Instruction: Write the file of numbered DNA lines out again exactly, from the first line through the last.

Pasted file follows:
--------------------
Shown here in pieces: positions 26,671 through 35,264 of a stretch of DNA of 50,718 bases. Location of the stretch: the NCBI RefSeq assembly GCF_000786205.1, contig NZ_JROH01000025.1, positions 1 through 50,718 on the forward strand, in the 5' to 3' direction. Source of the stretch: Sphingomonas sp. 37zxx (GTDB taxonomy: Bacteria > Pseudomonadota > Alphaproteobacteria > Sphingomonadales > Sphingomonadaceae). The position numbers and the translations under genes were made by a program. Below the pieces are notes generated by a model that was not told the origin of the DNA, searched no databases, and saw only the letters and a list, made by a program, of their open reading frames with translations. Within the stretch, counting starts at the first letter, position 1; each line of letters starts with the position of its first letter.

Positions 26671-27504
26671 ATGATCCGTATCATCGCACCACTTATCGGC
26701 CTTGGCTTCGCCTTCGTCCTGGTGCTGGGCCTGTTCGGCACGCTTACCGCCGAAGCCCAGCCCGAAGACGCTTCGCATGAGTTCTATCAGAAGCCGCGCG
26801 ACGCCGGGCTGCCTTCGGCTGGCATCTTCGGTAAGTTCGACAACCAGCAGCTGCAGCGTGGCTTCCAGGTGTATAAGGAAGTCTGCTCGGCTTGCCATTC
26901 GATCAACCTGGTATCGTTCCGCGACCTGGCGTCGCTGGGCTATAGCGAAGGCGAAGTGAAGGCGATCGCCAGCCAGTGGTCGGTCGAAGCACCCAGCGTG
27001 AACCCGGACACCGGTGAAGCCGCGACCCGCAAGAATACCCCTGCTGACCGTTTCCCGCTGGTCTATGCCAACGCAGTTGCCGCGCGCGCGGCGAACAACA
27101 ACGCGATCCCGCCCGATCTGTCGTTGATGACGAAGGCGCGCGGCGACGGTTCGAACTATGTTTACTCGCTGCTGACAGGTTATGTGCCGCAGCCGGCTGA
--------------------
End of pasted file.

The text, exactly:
Shown here in pieces: positions 26,671 through 35,264 of a stretch of DNA of 50,718 bases. Location of the stretch: the NCBI RefSeq assembly GCF_000786205.1, contig NZ_JROH01000025.1, positions 1 through 50,718 on the forward strand, in the 5' to 3' direction. Source of the stretch: Sphingomonas sp. 37zxx (GTDB taxonomy: Bacteria > Pseudomonadota > Alphaproteobacteria > Sphingomonadales > Sphingomonadaceae). The position numbers and the translations under genes were made by a program. Below the pieces are notes generated by a model that was not told the origin of the DNA, searched no databases, and saw only the letters and a list, made by a program, of their open reading frames with translations. Within the stretch, counting starts at the first letter, position 1; each line of letters starts with the position of its first letter.

Positions 26671-27504
26671 ATGATCCGTATCATCGCACCACTTATCGGC
26701 CTTGGCTTCGCCTTCGTCCTGGTGCTGGGCCTGTTCGGCACGCTTACCGCCGAAGCCCAGCCCGAAGACGCTTCGCATGAGTTCTATCAGAAGCCGCGCG
26801 ACGCCGGGCTGCCTTCGGCTGGCATCTTCGGTAAGTTCGACAACCAGCAGCTGCAGCGTGGCTTCCAGGTGTATAAGGAAGTCTGCTCGGCTTGCCATTC
26901 GATCAACCTGGTATCGTTCCGCGACCTGGCGTCGCTGGGCTATAGCGAAGGCGAAGTGAAGGCGATCGCCAGCCAGTGGTCGGTCGAAGCACCCAGCGTG
27001 AACCCGGACACCGGTGAAGCCGCGACCCGCAAGAATACCCCTGCTGACCGTTTCCCGCTGGTCTATGCCAACGCAGTTGCCGCGCGCGCGGCGAACAACA
27101 ACGCGATCCCGCCCGATCTGTCGTTGATGACGAAGGCGCGCGGCGACGGTTCGAACTATGTTTACTCGCTGCTGACAGGTTATGTGCCGCAGCCGGCTGA